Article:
Why you should do your outlining in reverse

Word count: 308 words

Reading time: Just over 1 minute

This is my weekly installment of “writing about writing,” in which I scan the world to find websites, books and articles to help writers. Today I focus on a piece about outlining…

A reader this week sent me a link to a New York Times piece by Aaron Hamburger on outlining. (Thanks, David!)

David predicted I’d like the article and he was right! Even though I don’t like outlining prior to writing (I believe we should all mindmap, instead), I strongly support the idea of outlining in reverse. This means outlining after you’ve finished writing your first draft — not before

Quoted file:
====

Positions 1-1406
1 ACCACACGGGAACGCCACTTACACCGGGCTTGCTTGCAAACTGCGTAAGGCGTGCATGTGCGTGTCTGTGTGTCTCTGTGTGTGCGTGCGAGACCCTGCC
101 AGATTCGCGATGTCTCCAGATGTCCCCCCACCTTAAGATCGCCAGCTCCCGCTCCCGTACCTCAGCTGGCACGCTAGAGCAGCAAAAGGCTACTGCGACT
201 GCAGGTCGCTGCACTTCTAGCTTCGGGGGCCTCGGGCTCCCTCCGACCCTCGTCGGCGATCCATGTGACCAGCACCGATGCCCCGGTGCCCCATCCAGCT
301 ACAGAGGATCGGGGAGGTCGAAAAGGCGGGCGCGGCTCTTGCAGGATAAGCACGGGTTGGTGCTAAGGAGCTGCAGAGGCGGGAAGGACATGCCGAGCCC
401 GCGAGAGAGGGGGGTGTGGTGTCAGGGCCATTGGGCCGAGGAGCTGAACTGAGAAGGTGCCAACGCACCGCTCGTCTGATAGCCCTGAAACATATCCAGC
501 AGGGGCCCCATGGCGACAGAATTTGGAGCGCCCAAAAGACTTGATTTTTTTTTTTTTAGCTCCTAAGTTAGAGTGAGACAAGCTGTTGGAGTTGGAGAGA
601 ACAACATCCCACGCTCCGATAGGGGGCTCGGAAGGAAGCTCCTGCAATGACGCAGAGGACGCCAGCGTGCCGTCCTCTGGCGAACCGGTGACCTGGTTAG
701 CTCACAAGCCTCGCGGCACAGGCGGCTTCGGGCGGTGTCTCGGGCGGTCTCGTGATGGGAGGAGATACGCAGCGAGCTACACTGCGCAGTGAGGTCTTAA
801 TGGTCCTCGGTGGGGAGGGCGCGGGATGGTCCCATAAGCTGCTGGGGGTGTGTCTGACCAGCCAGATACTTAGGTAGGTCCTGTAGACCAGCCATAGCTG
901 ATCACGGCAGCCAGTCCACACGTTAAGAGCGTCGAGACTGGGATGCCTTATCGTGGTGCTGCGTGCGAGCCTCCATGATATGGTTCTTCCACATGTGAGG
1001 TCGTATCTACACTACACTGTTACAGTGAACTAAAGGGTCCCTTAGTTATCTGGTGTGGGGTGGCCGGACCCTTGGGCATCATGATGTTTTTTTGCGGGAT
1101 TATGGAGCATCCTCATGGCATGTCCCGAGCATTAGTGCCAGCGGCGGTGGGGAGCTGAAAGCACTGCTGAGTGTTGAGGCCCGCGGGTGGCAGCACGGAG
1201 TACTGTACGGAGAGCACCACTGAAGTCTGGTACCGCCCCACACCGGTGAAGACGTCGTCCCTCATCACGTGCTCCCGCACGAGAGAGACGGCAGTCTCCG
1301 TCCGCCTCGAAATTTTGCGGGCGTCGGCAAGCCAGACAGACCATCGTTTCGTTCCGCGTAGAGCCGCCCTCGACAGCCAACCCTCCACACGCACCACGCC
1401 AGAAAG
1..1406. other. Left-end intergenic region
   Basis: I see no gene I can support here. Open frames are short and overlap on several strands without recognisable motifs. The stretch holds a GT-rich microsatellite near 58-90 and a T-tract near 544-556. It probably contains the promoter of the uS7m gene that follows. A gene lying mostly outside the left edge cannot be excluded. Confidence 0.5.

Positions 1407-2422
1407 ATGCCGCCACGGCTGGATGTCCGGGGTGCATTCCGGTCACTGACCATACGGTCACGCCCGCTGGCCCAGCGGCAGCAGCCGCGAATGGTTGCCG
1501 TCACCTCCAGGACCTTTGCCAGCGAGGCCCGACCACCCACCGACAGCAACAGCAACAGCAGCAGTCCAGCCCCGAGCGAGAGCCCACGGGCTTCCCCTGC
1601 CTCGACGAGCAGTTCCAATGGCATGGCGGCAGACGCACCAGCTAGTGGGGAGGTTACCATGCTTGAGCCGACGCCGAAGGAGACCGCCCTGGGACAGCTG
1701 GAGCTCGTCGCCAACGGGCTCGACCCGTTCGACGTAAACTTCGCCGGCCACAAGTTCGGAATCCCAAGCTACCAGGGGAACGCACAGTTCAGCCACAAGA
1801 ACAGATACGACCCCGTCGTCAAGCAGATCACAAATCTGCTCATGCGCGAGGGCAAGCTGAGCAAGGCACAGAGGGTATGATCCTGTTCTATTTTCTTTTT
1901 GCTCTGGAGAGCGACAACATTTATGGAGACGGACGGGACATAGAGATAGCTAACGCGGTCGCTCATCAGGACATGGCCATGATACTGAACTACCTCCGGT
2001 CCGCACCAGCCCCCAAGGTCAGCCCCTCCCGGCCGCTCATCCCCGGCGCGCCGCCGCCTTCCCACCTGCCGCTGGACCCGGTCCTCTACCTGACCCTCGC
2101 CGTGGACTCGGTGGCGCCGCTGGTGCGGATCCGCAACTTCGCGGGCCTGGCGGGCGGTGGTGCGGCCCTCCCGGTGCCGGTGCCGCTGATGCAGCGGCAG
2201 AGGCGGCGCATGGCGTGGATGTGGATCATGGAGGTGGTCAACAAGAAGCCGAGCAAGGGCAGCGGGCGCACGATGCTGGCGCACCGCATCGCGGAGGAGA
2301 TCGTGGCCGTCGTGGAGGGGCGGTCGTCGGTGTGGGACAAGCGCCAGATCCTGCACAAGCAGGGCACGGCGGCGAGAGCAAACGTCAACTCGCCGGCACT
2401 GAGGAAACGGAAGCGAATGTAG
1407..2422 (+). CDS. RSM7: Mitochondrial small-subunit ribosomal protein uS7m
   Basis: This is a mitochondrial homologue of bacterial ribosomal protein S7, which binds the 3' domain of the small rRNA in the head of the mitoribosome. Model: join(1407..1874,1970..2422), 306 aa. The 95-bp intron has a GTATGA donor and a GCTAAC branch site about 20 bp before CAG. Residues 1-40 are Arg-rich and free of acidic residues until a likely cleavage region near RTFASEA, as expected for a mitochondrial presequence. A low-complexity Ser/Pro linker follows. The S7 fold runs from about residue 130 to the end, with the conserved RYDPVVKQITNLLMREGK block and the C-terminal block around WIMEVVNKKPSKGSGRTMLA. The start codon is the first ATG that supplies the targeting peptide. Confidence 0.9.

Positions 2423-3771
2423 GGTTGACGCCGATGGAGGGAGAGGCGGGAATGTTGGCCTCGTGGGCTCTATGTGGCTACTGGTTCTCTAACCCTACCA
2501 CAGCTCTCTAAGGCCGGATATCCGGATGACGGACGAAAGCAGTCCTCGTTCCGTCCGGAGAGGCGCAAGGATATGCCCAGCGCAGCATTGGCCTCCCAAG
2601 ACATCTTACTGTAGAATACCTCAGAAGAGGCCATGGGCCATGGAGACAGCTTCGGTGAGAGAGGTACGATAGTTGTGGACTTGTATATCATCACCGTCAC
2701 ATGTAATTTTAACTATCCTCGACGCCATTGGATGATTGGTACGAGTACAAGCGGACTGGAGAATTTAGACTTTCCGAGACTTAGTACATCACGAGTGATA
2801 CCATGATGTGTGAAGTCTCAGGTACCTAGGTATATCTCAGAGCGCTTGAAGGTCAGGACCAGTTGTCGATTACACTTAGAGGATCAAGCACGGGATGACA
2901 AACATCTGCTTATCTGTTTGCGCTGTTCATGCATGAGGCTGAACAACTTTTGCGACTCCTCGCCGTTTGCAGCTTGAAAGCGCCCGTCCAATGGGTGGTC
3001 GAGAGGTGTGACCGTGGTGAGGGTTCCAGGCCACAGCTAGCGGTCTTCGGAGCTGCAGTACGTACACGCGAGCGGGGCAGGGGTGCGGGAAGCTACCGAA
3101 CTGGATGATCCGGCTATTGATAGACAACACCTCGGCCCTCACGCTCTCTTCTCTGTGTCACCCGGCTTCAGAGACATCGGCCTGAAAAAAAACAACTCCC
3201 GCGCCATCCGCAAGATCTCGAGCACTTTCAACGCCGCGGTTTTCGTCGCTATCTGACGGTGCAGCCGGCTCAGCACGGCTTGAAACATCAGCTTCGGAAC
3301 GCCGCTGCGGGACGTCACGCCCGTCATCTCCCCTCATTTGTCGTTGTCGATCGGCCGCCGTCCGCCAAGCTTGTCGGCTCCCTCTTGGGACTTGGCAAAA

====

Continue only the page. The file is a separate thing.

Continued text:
The advantage? As Hamburger put it: “While staring at my stories for what seemed like the hundredth time, I decided to analyze them scene by scene, taking note of how many pages each one lasted, as well as how much of the piece was devoted to action and different characters. The math turned out to be inexorably honest.”

Hamburger could see that sometimes he’d taken a great deal of space setting up conflicts — while at other times, expended little or no effort or space. This made it easier for him to decide where to cut his stories. His goal? To cut scenes by 10% “Happily, I didn’t always achieve my goal,” he writes. “Let’s face it, writing is not math and never should be. Yet what I learned about my story along the way proved invaluable.”

I know some of my readers become irritated when I try to warn them off outlining. Does it make you feel better to know that I heartily endorse it as long as you’ve finished your writing?

Hamburger is an American writer best known for his short story collection The View from Stalin’s Head (2004) and the novel Faith for Beginners (2005).